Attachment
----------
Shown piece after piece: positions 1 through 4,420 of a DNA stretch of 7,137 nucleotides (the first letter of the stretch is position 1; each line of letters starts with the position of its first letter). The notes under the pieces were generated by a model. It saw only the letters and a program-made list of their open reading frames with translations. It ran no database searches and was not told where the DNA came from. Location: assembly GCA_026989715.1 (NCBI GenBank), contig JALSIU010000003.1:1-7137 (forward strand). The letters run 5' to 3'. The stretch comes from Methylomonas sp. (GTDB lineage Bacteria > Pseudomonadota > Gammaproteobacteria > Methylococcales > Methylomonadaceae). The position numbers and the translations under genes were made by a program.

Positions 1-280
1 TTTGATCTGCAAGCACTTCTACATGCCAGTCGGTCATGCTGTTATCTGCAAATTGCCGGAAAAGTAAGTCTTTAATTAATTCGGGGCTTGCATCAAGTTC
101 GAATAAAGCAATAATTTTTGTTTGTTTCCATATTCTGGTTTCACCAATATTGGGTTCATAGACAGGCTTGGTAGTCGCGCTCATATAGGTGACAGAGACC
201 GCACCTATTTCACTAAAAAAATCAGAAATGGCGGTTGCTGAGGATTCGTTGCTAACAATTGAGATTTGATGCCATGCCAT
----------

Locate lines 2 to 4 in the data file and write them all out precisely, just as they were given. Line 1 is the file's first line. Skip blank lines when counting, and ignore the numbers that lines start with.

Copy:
Positions 1-280
1 TTTGATCTGCAAGCACTTCTACATGCCAGTCGGTCATGCTGTTATCTGCAAATTGCCGGAAAAGTAAGTCTTTAATTAATTCGGGGCTTGCATCAAGTTC
101 GAATAAAGCAATAATTTTTGTTTGTTTCCATATTCTGGTTTCACCAATATTGGGTTCATAGACAGGCTTGGTAGTCGCGCTCATATAGGTGACAGAGACC